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Net flows into money market funds were up 564 per cent from Q1 2022.c-George/iStockPhoto / Getty Images

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Investment fund net flow figures from the first quarter of the year show a lacklustre registered retirement savings plan (RRSP) season of $3.7-billion, the worst since the global financial crisis of 2008-09, according to a new report from Investor Economics, an ISS Market Intelligence (ISS MI) business.

Market volatility, interest rates and rising inflation also played a role in investment funds closing in net redemptions for the month of January, says Carlos Cardone, managing director at the Toronto-based firm.

However, as markets rebound, investment fund net flows are improving thanks to interest in stable products offering yields of 4 per cent or more, such as guaranteed investment certificates (GICs), exchange-traded funds (ETFs) that have a high-interest savings account (HISA) component, and money market funds.

“For a long period of time, these products were not a great option because interest rates were very low. But that has changed,” says Mr. Cardone. “It’s a different environment compared with what we’ve seen in the past 10 to 12 years.”

Take net flows in money market funds, which according to the report, are up 564 per cent from Q1 2022. Mr. Cardone attributes the growth to investors considering product options in which they don’t have to take on risk.

After both equity and fixed-income markets experienced substantial drops in 2022, he says investors parked their money in products they deemed safe. But he notes the shifting of money extends to an investor’s cash holdings as well.

“Money market as a category has not been selling since the financial crisis. But now there are ones available to clients that pay 4.5 per cent and more depending on the amount of money you’re moving into the funds,” Mr. Cardone explains.

“[It’s appealing] to have money market funds, which are very liquid by nature, providing higher interest rates than your average deposit.”

‘Dont feel comfortable investing’ yet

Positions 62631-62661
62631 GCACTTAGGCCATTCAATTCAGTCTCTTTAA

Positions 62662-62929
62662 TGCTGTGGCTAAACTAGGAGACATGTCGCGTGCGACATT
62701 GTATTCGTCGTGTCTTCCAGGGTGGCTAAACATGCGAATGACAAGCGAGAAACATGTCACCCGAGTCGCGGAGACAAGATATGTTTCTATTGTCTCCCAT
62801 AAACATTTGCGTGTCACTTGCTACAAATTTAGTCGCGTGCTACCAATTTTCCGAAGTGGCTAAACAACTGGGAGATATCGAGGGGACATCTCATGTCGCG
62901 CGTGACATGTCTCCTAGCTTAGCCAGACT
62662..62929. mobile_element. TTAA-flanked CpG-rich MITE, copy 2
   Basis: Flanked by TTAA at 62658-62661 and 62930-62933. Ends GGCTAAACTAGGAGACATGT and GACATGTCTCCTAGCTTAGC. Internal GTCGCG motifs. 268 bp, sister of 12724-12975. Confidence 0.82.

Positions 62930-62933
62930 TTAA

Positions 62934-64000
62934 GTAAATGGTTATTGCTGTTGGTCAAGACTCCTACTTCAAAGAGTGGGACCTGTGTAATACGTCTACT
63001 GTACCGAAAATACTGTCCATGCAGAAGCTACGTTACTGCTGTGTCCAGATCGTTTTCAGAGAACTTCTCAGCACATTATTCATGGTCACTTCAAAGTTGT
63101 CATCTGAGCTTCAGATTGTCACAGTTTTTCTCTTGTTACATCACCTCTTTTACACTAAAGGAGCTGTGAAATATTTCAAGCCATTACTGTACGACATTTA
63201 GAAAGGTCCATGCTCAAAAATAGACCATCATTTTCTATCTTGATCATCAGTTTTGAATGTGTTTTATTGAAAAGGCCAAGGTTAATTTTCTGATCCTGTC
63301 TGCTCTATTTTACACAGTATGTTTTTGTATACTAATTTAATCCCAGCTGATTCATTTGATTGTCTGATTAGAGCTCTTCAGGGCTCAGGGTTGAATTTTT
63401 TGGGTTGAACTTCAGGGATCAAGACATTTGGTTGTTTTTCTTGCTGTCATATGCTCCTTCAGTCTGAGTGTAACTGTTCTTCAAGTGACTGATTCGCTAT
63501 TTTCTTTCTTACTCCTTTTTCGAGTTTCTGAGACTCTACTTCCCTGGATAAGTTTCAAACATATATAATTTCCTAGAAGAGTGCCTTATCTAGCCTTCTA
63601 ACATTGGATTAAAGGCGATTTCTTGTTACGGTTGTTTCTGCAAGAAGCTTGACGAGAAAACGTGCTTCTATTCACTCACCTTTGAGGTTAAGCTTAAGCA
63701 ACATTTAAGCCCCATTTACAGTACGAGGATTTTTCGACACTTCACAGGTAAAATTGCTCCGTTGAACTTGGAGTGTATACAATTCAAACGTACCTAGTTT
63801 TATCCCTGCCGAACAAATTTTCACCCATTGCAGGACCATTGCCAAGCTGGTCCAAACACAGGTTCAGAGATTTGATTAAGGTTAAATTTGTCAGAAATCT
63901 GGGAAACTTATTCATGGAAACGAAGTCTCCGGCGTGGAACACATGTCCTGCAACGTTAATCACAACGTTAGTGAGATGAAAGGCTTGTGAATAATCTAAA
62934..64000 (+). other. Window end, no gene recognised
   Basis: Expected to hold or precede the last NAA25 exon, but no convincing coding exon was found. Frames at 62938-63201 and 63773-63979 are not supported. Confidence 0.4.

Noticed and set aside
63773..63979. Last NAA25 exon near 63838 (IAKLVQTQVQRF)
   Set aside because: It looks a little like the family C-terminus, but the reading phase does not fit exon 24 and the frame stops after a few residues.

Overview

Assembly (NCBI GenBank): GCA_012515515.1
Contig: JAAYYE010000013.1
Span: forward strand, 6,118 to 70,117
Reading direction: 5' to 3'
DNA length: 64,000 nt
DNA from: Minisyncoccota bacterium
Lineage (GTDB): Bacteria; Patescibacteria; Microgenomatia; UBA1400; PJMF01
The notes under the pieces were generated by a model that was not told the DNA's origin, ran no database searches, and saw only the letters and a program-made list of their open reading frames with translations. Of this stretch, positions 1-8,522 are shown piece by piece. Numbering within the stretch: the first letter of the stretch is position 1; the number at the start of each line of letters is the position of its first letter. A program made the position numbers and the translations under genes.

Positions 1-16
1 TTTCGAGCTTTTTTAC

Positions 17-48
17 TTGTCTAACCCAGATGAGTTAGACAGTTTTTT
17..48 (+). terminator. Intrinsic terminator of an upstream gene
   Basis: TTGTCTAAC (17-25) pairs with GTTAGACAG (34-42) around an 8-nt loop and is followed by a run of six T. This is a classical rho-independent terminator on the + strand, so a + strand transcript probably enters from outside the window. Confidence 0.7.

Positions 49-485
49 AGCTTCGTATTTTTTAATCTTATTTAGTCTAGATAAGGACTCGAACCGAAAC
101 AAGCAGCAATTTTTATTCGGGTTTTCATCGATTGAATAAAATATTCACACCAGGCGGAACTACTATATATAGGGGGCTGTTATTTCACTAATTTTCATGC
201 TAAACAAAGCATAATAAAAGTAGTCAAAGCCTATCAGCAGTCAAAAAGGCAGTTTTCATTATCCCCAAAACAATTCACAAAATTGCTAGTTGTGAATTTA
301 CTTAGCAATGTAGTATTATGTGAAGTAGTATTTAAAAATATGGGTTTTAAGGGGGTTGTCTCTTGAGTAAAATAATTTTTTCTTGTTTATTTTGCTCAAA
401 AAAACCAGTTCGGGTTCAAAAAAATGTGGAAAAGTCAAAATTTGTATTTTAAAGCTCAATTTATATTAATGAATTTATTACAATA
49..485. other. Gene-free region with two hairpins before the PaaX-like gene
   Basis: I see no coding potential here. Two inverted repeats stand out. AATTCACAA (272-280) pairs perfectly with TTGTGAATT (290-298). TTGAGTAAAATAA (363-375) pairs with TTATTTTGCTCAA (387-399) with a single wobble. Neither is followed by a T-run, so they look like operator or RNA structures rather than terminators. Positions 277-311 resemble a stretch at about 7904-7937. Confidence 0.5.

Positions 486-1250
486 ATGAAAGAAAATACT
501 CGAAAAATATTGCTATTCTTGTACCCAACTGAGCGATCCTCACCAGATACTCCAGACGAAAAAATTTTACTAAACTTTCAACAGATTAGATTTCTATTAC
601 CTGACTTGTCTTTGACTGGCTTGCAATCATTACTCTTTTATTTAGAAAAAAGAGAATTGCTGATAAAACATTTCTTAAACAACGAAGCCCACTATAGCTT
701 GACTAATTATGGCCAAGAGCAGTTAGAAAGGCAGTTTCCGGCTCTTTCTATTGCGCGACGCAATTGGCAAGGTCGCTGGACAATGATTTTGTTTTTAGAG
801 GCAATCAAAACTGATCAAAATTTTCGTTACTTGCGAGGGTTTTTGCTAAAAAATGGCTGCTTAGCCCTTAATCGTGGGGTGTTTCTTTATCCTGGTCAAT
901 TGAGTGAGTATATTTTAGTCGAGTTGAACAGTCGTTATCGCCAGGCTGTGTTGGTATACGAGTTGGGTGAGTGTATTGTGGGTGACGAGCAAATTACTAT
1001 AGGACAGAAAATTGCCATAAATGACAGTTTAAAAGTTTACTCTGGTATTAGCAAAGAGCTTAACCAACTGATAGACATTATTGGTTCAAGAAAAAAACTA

Christine Van Cauwenberghe, head of financial planning at IG Wealth Management in Winnipeg, says ISS MI’s numbers correspond with her firm’s findings. Many clients feel “paralyzed by the uncertainty in the market,” she says.

“They may still have made an RRSP contribution but perhaps left it in cash,” she notes. “They don’t feel comfortable investing it yet.”

Ms. Van Cauwenberghe says a constant challenge for advisors is clients who want to try to time the market by waiting to invest.

“But by then, it’s often too late,” she says. “Too much in cash means they could be losing out on potential growth. So, they need to be dollar-cost averaging to have the benefit of long-term growth.”

Clients think it’s an all-or-nothing decision, she says, adding her practice advocates for gradual growth.

She says she understands clients’ wanting cash for a short-term needs such as purchasing a vehicle or for a down payment for a house. But when it comes to investing for the long term, she says clients could lose out on the upside because prices go up significantly while they make up their minds about re-entering the market.

This year is the ‘exact opposite of last year’

Andrew Feindel, portfolio manager and investment advisor with Richie Feindel Wealth Management at Richardson Wealth Ltd. in Toronto, has also seen clients’ reluctance to get back into the market. He says moderate investors might choose to pay down debt instead of investing because they believe they’ll get a better return on their money and expect a repeat of last year’s returns.

“Meanwhile, if you look at the results this year, they’re the exact opposite of last year,” he says. “The Canadian/U.S. markets are up more than 7 per cent, respectively. No matter someone’s debt level, they would have been better off buying the market on Jan. 1, but a lot of them didn’t.”

As for his high-net-worth clients’ cash holdings, Mr. Feindel has advised them on the high-interest options available.

“They might have $50,000 to $100,000 in cash as a safety net for their business or personal use,” he says. “But why have it at the bank paying 1 per cent when we could get something that pays 4 percentage points higher?”

The ISS MI report notes that the industry is turning its attention to more income-oriented products to entice investors. Covered-calls strategies, private credit and alternatives are buzzwords that keep cropping up, Mr. Cardone says. He also sees a renewed interest in environmental, social and governance funds in all types of products.

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